Thursday, January 14, 2016

The Revenant....

Wednesday morning the ladies went about making a laundry run, plus doing some additional shopping.  I spent time completing our Amazon employment applications for this fall....yup, we're going back to Amazon, but this time in Haslet, TX......this will be the launching pad for our nomadic adventures over the succeeding 12 months.  Generally here is the overview of our travel plans for the next 18 months......we are heading back to Tahoe Valley Campground for summer, then sometime in September we'll begin a multi week trek south to Haslet, TX and our Peak Season Amazon job, then head east to Cedar Key, FL for a couple of months, then north along the Atlantic coast.......current plans have us traveling in a small caravan with friends....ultimately we will end up in the Maritime Provinces making our way westward, then drop into the 'U.P.' (Michigan's Upper Peninsula)......there is room for a lot of jiggling Jello in our plans, and the specifics will come more into focus as we get further into 2016.

Then I spent a few hours doing the 'high cleaning' on the coach......polishing up the aluminum awning covers, and cleaning the roofline.......all just in time to head back out to the dusty Quartzite desert.....:-)

I first saw the previews for "The Revenant" a few months ago and was kind of intrigued, and kind of repelled.....all at the same time.  The movie trailer I watched more than once made me extremely uncomfortable.....normally when movie trailers make me feel that uncomfortable I don't go to see them.  Nevertheless, Steven had suggested during our last sunset fire at the Borrego Springs Desert that the guys (since none of the ladies had any apparent interest) go to see the movie on Wednesday whilst we were sojourning at the Indio Elks Lodge.  Before I could process the idea I heard myself saying "yeah, great idea".......that surprised me....I mean REALLY surprised me.  

I don't usually devote such a large part of a daily blog entry to talk about movie, but it had such an emotional, visual impact upon me I felt compelled to devote more time than I normally would.  The movie is set in Montana and South Dakota in the winter of 1823, and is based loosely on experiences by Hugh Glass, a frontiersman, who was horribly mauled by a grizzly bear on the expedition, then left for dead, and abandoned by the members of his trapping party.  Most of the movie is devoted to his struggle to survive, and then reach civilization, such as it was back in the 1820's. This movie is not for the faint of is essentially 2.5 hours of suffering and misery......snow, sleet, ice storms, torrential rains.....if you go be sure to wear warmish clothing as you will feel cold the entire time.  The bear mauling scenes probably last close to 8 seems much longer than that.  The cinematography was visually stunning and captivating.  The acting was superb.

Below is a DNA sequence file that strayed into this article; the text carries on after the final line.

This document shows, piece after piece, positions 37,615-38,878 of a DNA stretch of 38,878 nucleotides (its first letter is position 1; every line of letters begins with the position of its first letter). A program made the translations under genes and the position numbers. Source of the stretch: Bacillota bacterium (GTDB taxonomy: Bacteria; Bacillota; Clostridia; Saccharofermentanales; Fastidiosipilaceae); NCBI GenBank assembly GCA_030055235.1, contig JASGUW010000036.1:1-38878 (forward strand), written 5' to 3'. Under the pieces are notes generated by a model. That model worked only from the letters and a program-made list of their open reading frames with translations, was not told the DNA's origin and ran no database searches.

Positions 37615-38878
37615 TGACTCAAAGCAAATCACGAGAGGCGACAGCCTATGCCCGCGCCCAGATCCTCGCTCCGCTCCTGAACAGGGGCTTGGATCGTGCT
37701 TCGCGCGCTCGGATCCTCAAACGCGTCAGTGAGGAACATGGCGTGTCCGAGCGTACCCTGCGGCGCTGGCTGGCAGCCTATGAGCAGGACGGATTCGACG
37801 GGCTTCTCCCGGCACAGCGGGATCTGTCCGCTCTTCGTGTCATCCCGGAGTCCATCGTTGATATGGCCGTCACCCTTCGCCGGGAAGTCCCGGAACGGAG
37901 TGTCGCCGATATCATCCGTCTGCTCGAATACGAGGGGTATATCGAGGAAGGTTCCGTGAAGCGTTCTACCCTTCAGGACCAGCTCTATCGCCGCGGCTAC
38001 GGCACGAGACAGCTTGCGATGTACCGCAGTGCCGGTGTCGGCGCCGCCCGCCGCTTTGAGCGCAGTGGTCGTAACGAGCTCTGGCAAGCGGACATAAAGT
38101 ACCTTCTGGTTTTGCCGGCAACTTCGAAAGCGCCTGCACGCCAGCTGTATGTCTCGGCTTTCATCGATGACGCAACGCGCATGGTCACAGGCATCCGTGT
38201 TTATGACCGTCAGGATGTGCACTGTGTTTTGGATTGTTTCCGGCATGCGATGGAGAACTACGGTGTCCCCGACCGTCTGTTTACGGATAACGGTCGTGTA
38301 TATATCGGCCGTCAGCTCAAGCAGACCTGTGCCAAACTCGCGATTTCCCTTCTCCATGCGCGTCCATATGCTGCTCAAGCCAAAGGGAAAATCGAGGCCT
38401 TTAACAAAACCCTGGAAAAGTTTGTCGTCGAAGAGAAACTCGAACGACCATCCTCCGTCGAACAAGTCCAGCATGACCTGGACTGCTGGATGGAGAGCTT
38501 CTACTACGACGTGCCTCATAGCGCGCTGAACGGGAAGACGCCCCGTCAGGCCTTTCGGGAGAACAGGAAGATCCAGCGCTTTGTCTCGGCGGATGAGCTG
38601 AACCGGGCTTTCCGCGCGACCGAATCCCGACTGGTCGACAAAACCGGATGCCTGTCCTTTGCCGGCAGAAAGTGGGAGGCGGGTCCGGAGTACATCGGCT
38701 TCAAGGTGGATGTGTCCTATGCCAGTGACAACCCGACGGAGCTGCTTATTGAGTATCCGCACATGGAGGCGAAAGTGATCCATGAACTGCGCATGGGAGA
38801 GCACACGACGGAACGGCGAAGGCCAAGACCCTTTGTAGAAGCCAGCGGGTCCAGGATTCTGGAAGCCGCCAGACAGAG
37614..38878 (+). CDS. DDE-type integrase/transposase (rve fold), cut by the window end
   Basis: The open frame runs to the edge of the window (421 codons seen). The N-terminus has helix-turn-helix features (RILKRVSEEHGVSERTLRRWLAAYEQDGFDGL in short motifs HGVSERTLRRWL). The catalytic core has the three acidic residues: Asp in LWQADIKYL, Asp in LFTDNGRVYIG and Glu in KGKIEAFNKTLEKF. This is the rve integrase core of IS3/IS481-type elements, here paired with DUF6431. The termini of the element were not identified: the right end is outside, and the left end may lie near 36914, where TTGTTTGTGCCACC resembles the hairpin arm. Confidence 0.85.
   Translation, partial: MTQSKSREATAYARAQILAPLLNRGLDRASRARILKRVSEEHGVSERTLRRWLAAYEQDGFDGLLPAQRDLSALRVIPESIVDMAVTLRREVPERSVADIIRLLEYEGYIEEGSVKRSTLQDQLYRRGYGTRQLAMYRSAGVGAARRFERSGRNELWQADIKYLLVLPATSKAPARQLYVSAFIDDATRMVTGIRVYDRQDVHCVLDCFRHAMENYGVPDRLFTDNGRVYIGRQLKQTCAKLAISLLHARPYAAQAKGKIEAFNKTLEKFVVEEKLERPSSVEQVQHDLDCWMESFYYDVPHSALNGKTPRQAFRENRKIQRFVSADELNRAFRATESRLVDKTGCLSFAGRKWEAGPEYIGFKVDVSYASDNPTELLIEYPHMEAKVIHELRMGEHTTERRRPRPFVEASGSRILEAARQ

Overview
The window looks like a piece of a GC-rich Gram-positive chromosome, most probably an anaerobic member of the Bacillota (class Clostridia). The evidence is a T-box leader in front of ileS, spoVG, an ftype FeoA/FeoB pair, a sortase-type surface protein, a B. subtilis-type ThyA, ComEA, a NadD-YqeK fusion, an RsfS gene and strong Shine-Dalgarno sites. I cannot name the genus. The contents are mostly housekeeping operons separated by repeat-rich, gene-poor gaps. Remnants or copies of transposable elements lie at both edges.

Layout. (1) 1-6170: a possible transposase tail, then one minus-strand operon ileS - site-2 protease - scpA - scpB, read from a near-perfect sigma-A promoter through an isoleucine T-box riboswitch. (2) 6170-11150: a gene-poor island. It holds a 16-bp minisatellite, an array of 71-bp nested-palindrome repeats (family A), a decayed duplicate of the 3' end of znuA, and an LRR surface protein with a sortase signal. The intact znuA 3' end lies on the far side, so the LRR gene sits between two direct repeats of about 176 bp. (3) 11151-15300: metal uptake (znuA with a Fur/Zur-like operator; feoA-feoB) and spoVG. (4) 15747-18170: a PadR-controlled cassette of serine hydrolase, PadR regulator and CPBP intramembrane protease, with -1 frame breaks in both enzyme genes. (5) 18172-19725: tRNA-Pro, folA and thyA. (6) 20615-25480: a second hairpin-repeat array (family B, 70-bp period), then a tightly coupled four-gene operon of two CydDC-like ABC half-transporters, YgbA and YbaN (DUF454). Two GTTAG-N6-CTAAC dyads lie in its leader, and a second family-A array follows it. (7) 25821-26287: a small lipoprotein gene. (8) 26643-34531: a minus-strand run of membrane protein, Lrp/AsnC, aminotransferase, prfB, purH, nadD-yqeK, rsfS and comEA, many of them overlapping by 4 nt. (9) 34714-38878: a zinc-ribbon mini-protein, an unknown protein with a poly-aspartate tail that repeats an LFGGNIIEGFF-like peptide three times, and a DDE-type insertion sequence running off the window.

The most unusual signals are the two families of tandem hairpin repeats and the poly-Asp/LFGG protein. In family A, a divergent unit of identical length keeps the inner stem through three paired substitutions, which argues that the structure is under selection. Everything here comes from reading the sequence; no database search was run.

In closing, this is the first time in a long time I have had to actually look up the meaning of a word....I had never heard the word 'revenant' means, essentially, "return from the dead", which pretty much describes Hugh Glass' survival against all odds.  What did I take away from the movie?  That's easy.....we spend a lot of time in somewhat remote areas, but while we talk about 'roughing it' as we work to conserve fresh water, reduce the accumulation of gray and black water, harvest our daily electrical supply from the sun what we do is on no level 'roughing it'....compared to life in 1823 we live a life of unparalleled luxury.  We don't have to kindle a fire in 40 mph winds, ice storms, or rain.  We spend no time wondering where our next meal will come from.....we only discuss of what that meal will consist.  We have an indoor toilet, HOT and cold running water, heat on demand, and a roof over our heads.......we don't spend days and weeks at a time soaked to the bone, and battling hypothermia.  If we get injured/sick we go to a doctor, or the hospital, both of which are never that far from where we are at any given time.  We have the illusion of remoteness with none of the inherent risks.  We don't have to hike for weeks to return to civilization over multiple snow covered mountain ranges.....we drive our luxury coaches on paved roads which have been carved through these same takes us hours, not weeks to cover hundreds of miles.  We do not live 24/7 guarding against and/or fearing an attack by native Americans who resent our intrusion into their hunting lands, and only live to separate us from our hair, and our life.  In short I have a new appreciation for the life we live, for the remote areas we are able to visit and spend a brief amount of time in before we return to civilization......the quote, unquote risks we take are nothing compared to the privation these hearty frontiersmen endured for months and years at a time.  If something broke they could not go online and order a replacement from Amazon Prime expecting it to be delivered in two days, or less.

As I sit here composing today's entry I can hear the electric heater humming in the background, I am listening to 'Mike and Mike' on our satellite TV, using a broadband hotspot on my Verizon Samsung phone to publish my blog while listening to TLE in the background preparing today's breakfast offering....scrambled eggs and raisin bread toast....and thankful it is not 1823.

We'll be rolling our wheels in a few hours for Quartzite......thanks for stopping by!


  1. An excellent post indeed, Clarke. Part of the success of fulltiming, for me, is maintaining a sense of wonder, awe, gratefulness and appreciation for the life we live. In human history, 1823 is only blip on the radar of time but it may as well be a million years When you compare it to the relative luxury we now enjoy.


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